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Repeating groups and their implementation at fix parser

Last week gained the ability to parse repeating groups. This was the single most requested feature and some asked why it wasn’t implemented. Here’s why.

Parsing fix messages, without repeating groups can be fairly simple. If very low latency is not a requirement, parsing logic can even be as simple as:

fix_dict = dict([tag_val.split('=') for tag_val in raw_fix_string.split('\01')])
parsed = fix_dict

The above line is python code for splitting text on the SOH character, then splitting each of those chunks on ‘=’ to get tag/val pairs. All of this is turned into a dictionary.

The actual implementation behind the fix parser is a bit more complicated to handle the kind of text users actually paste (full of noise and errors). However, the basic idea is simple.

Adding repeating groups complicates this:

  1. a dictionary only contains unique tags, while a repeating group does not. The existing functionality assumes the availability of a simple dictionary data structure.
  2. repeating groups require knowledge of which tags indicate the start of repeating groups: NoXXX This means adding a huge amount of book keeping!
  3. repeating groups can be arbitrarily nested, which means simple iteration or regular expressions can’t be used for parsing. This dramatically increases complexity.

Last week I finally pushed out an update which added repeating groups functionality to fix parser. It worked beautifully for most cases. The new logic avoided needing knowledge of NoXXX tags by analyzing duplicated tags. Once a duplicate was found, the parser would rewind and guess the starting and ending locations of a repeating group block. This meant that the parser remained free of dependence on specific FIX specs.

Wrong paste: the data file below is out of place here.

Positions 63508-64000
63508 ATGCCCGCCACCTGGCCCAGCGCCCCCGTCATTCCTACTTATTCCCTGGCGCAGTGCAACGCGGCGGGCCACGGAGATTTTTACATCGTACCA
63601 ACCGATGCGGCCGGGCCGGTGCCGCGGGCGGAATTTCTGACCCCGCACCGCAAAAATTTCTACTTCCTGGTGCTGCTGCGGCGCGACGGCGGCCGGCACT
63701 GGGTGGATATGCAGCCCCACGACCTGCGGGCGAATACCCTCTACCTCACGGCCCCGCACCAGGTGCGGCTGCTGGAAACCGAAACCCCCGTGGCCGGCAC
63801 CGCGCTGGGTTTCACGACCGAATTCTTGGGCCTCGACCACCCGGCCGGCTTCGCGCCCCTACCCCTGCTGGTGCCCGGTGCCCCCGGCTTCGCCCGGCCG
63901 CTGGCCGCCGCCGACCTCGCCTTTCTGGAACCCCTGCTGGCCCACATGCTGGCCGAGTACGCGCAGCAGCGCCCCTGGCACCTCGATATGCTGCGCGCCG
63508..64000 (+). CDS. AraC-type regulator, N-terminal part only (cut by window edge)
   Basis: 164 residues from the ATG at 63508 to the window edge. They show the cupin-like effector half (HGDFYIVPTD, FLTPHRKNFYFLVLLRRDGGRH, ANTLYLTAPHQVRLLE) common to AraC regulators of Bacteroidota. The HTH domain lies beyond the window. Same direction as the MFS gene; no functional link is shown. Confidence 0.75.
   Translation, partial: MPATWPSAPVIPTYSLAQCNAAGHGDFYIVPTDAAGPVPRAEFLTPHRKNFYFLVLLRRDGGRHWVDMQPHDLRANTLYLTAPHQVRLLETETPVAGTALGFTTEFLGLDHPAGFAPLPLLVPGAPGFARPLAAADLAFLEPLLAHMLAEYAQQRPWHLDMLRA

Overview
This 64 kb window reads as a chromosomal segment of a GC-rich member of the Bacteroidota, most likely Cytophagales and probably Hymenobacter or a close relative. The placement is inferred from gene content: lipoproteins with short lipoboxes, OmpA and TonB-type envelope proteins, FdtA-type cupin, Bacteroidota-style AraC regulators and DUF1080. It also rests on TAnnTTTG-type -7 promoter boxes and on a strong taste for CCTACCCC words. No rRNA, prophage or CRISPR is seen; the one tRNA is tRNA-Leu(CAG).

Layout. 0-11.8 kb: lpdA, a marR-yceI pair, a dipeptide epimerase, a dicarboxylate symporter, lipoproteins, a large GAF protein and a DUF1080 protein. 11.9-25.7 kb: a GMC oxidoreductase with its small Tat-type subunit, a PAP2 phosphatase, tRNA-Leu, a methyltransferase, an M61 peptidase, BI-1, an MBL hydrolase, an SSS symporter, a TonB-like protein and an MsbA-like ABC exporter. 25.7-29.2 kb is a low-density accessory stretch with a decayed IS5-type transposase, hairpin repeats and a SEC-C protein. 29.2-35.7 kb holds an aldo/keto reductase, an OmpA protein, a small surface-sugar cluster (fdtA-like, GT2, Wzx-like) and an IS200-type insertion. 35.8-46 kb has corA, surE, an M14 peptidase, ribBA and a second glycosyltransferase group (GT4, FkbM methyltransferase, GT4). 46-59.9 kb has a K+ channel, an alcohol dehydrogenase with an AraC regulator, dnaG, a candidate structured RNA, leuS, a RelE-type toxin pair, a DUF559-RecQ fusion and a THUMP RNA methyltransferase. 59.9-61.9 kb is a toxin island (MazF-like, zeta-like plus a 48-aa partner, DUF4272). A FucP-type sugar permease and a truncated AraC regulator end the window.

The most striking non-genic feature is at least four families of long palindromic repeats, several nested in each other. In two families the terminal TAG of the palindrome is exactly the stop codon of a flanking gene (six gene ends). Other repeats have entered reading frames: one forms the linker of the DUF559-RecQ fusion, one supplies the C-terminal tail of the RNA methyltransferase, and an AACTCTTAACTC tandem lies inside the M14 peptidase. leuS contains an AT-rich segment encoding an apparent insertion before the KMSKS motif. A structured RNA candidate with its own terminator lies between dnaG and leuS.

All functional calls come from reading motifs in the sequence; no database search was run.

However, I started receiving bug reports that some tags were getting eaten by the parser. It turns out that there are production FIX implementations which use the same tag multiple times in the same message, outside of the repeating group framework. My parser also stumbled when the number of elements in a repeating group varied. I’m sure nested repeating groups would have been even more complex and bug prone.

The solution to all these problems was, as is often the case, to simplify and generalize my algorithm. Recall how I was parsing a FIX message into a dictionary of tag/values. The nature of the data-structure meant that my system couldn’t handle duplicate tags. I simply changed the main data-structure from a dictionary to an array of tag/value pairs (with the dictionary being used only to calculated certain features):

list_of_pairs = [tag_val.split('=') for tag_val in raw_fix_string.split('\01')]
fix_dict = dict(list_of_pairs)
parsed = {list:list_of_pairs, dictionary:fix_dict}

Iterating over all the keys is the dictionary meant a tag could only show up once. Iterating over a list means that there can be as many tags in there as someone’s system desires.

By converting to using lists/arrays as my main data-structure, repeating groups didn’t require any additional logic. I actually ended up removing all the code I had added a week earlier! All of us could have been parsing groups, and who knows what else, for years if I had thought about this problem more thorougly (or at least made this mistake much earlier).


Could you cite some examples, please?